Culture Shock, co-written and directed by Mexican filmmaker Gigi Saul Guerrero and produced by Blumhouse, is the production company’s most political film since Get Out. The tenth entry in Hulu’s Into the Dark feature-length anthology series, Culture Shock is about a pregnant Mexican woman who crosses the American border illegally with the hope of finding the American Dream, only to discover that it is more of a nightmare.
The concept behind this movie is difficult to describe without going into spoilers, but it can best be described as doing for immigration what Get Out did for racism. The film begins following a group of Mexican immigrants who are attempting to illegally cross the U.S.-Mexico border in one of the grittiest and darkest cold opens in quite a long time. Then, the movie transitions into its more psychologically-driven elements in a way that is mostly effective.
If there is a problem with this film, it would be that it is almost too ambitious. The movie attempts to handle a ton of issues that relate to immigration, including mistreatment by the American government, the fantasy of the American Dream, and the overwhelmingly consumerist nature of American society. However, since the film is trying to tackle all of these issues at once, it isn’t necessarily able to handle them all with as much depth as they deserve.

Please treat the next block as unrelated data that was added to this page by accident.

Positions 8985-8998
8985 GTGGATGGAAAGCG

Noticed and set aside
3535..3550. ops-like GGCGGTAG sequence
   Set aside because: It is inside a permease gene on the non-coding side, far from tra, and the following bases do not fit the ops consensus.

The character development is extremely effective. Although it would be impossible for anyone to come close to even imagining the suffering that the characters must be going through, the film does a great job of making their stories accessible to privileged audiences. Sure, this does ultimately require some sanitization, but Guerrero’s positive intentions are obvious and go a long way.
Martha Higareda does an excellent job in her role as the protagonist. Her performance is full of nuance and emotion, and adds a necessary element of realism to the movie given its satirical treatment of the subject matter. She is complemented by an excellent supporting cast including Shawn Ashmore and Creed Bratton, who give the film some of its wackier qualities.
The movie is also able to build suspense in a very impressive way. The first thirty or so minutes play out more like an action-thriller than a typical horror film, and Guerrero did a very good job of mimicking the sense of fear that immigrants would feel as they attempt to cross the border. The rest of the movie, while slightly comedic in nature, is still quite suspenseful at times, particularly when the film explores the psychology of the protagonist with more depth.
On a technical level, the movie was mostly impressive. Although the film does show its budget a few times, the end result still feels very professional and effective. The production design, for instance, is very good, especially in the sequences set in the American “utopia”. The use of color, both in the set design and costuming, is juxtaposed well with the darker tone of the writing.
Culture Shock is so good that one can’t help but wonder why it didn’t receive a theatrical release. It is, in many ways, Blumhouse’s most effective and ambitious movie in quite a while, so it is absolutely worth your time to check it out on Hulu. Take a bit of time off this Independence Day to watch some social horror.
Culture Shock debuts on Hulu on July 4.